Monday, August 22, 2011

Common Words Writers and Bloggers Misuse: Fun with Words

Disclaimer: I am not a grammarian. I make mistakes in my writing. I am always learning, growing and (hopefully) honing my craft.

I read a lot of blogs and see common words that even seasoned writers and bloggers misuse. In many cases, online writers and bloggers don’t have editors. We can self-publish with the push of a button. There is danger in that freedom; when words are repeatedly used incorrectly, a writer’s post or article loses credibility.

Homonyms are tricky. They are words that are spelled or pronounced the same way as one or more other words but have different meanings. If you’re writing and you’re unsure about the proper use of a word, take the time to look it up. If you’re in the flow and can’t be bothered, go back and edit before you publish. It matters.

Here are some of the worst offenders:

Site vs. Cite vs. Sight
SITE is a noun that means a place or location, although it doesn’t have to describe a physical place. For example, as a blogger you hope to attract more readers to your site.

CITE is a verb that’s used when you quote something in your writing or refer to someone else's work. Even if you paraphrase, you must cite your source(s).

Example: The new homonym site is a helpful resource but the writers don’t cite their sources correctly there.

SIGHT is a noun that means the act of seeing. Example: After a long wait, the editor’s positive comments were a welcome sight.

Here vs. Hear

HERE is a noun that means at this time or at this point. Example: You go on to the lecture, I need to stay here and write this down while it’s on my mind.

HEAR is a verb that means to listen. I’ve heard writers say it’s easy to remember that HEAR refers to hearing because it has the word ear in it. Example: I hear imaginary applause when I finish writing a good blog post. (not really)

Their vs. There vs. They're

THEIR is a possessive adjective. Examples include I enjoy their writing or their blogs are always good.

THERE can be used as an adverb, noun, and pronoun, adjective and even as an interjection but is most commonly used as an adverb or a pronoun. As an adverb: He is writing a short story there in the library. As a pronoun: There is no way I could write in the library, it’s too noisy.

THEY'RE is a contraction of the words they and are. Example: With so much talent, I'm glad they're beginning to take their fiction writing seriously.

Affect Vs. Effect
AFFECT is a verb and means to influence somebody or something. Example: Reading Stephen King novels could positively affect your writing style.

EFFECT is a noun and means result, consequence or outcome. Example: Though powerfully written, that blog post had no effect on me.

Accept Vs. Except
ACCEPT generally means to receive as in I accept responsibility for the errors in that advertising copy.

EXCEPT can be used as a preposition meaning leaving out or as a verb used to mean exclude. Example: Everyone used the homonym incorrectly except the people that read this blog post.

Other common offenders:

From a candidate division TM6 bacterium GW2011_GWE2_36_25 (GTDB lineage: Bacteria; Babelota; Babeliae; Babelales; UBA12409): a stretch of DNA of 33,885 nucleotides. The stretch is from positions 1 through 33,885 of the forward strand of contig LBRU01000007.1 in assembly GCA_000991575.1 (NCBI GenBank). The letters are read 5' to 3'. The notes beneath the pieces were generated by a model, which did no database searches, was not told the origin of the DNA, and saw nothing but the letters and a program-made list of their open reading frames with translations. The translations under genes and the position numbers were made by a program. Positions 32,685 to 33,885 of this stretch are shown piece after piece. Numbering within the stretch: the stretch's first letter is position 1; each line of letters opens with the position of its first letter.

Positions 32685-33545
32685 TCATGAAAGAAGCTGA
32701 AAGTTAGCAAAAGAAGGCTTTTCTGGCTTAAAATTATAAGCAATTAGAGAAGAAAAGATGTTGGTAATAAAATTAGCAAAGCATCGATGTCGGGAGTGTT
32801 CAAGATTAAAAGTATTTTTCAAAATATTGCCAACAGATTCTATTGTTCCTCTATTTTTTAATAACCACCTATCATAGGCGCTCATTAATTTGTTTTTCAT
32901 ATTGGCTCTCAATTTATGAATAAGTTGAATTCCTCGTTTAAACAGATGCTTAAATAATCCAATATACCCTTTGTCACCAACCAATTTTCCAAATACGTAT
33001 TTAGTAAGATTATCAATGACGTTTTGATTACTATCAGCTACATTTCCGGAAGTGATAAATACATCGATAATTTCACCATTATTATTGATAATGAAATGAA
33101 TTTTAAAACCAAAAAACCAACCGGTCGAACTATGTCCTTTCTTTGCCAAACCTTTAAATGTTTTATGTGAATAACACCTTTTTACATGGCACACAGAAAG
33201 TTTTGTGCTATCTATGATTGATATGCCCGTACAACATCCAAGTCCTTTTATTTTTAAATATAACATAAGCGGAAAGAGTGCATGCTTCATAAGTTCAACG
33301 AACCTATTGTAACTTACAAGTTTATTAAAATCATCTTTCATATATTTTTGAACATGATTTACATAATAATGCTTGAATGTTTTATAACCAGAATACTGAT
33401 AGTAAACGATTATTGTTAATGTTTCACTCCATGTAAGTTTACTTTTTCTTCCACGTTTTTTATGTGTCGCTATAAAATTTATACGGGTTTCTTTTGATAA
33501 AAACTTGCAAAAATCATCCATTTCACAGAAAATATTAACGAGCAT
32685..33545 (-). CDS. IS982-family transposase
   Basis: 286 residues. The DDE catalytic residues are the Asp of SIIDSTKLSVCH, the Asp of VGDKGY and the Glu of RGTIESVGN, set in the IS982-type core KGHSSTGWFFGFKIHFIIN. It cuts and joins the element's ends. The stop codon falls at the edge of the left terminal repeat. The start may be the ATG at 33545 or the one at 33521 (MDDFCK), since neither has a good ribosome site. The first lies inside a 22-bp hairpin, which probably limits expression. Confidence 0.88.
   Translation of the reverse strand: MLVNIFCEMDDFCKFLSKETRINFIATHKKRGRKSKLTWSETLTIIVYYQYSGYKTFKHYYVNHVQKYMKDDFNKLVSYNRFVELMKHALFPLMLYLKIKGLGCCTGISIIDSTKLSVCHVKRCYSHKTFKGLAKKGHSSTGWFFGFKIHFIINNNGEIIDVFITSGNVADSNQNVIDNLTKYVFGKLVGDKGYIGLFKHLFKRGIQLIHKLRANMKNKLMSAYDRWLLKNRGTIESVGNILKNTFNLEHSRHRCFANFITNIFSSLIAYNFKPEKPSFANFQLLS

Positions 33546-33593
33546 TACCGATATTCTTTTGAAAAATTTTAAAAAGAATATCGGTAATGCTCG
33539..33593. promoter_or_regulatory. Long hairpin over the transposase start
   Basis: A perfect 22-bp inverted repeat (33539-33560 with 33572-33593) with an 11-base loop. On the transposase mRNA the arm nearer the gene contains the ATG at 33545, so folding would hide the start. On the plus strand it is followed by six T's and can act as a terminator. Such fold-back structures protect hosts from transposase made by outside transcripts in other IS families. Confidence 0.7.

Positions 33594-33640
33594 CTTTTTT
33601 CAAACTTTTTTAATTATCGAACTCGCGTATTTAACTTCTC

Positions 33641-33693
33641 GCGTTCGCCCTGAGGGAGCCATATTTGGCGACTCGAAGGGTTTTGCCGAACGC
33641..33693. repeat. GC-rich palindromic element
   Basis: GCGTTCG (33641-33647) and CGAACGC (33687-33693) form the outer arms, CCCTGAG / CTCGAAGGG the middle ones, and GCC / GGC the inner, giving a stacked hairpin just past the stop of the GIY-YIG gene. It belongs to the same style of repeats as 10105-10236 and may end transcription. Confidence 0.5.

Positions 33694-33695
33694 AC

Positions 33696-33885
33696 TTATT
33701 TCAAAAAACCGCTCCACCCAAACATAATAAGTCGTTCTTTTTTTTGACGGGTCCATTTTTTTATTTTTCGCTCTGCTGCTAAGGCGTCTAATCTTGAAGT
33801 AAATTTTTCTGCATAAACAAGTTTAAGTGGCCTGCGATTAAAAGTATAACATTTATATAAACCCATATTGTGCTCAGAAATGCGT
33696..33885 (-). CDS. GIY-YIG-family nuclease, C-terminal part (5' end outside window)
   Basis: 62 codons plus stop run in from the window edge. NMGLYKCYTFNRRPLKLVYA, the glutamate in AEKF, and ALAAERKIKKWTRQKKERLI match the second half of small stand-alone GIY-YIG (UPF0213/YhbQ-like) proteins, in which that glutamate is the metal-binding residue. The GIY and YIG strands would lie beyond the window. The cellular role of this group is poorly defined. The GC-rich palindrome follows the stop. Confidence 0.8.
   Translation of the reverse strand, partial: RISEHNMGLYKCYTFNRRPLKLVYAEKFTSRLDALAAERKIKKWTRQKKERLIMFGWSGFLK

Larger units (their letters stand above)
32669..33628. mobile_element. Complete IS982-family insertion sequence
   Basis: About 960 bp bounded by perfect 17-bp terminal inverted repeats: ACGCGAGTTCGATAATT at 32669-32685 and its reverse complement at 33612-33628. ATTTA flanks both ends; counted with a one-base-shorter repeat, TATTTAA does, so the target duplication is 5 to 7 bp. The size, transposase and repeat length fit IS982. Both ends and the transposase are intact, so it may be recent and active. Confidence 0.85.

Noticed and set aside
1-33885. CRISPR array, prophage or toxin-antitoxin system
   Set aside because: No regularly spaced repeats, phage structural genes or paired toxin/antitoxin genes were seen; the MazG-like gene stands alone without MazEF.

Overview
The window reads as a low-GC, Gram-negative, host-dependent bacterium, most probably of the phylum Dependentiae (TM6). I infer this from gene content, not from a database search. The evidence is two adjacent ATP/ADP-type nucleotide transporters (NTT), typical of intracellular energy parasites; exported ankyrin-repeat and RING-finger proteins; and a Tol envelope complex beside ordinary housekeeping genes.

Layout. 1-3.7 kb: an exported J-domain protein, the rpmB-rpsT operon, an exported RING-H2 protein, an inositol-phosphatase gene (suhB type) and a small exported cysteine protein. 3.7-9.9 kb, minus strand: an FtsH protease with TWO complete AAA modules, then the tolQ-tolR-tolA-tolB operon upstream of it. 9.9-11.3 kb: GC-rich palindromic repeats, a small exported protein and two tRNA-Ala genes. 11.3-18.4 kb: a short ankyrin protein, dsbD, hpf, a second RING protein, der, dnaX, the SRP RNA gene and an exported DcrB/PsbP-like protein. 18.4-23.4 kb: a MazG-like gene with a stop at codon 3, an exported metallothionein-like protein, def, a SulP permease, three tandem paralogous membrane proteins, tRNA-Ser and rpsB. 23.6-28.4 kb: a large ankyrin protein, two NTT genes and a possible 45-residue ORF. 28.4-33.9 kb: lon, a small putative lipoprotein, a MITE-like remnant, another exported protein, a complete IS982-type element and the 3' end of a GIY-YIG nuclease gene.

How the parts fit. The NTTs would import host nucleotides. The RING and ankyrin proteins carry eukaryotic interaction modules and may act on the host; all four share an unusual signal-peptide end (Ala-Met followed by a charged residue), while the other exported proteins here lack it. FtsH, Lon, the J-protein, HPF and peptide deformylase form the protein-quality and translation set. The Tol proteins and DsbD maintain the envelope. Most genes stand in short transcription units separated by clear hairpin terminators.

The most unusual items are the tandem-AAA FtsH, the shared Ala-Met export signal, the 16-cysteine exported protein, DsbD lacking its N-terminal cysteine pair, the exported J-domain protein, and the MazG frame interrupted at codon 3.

Plain vs. Plane  (I wrote a blog post about this one)
Capital vs. Capitol
Principle vs. Principal
To vs. Too vs. Two
Allusion vs. Illusion
Elicit vs. Illicit
Councilor vs. Counselor
Loose vs. Lose
…the list goes on and on.

How about you? What are some words that make you pause and go hmmm?
The Online Grammar Guide

Encarta Dictionary


  1. The main one that makes me cringe is 'your' (as in 'belonging to you') and you're (meaning 'you are')

  2. Thanks for this timely reminder. I see mistakes like these in self-published and even mass produced publications these days. I think we've all gotten lazy about letting our spell check function zoom through and calling that "editing". The fact is that if the wrong word is spelled right - spell check doesn't catch it. Human eyes still need to read through.

  3. Great blog. Some of these words are tricky. Sometimes I am typing along and mean one of them and type another to be caught later in editing. This is wonderful and would be great for kids to read who are just learning to write.


  4. I can think of some... like feet vs feat and your vs you're or perhaps my biggest pet peeve is principal vs principle (oh wait, you mentioned that one. LOLOL)

    Well...this is something every writer should read and read often. Cheers!! Jenn

  5. Write equals right and vise versa when I'm overtired.

  6. I'm with Paula. The sloppy use of "you're" and "your" makes me bristle. I'm also a big fan (so to speak) of "loose" and "lose" which you mentioned. Though they are not the same I hear people using the word "wreck" when they mean "wreak" as in "wreck havoc." I have also heard the word "mute" substituted (incorrectly, of course) for the word "moot." All I can say is Ugg or did I mean "Ugh"? ;-)

  7. I tend to give bloggers a break, but seeing such mistakes in a newspaper makes me cringe. Another common mix-up is between those twins, its and it's.

  8. I hate finding incorrect word spellings on my blog. If anyone sees something I want to know because no telling when an editor or agent could be looking.



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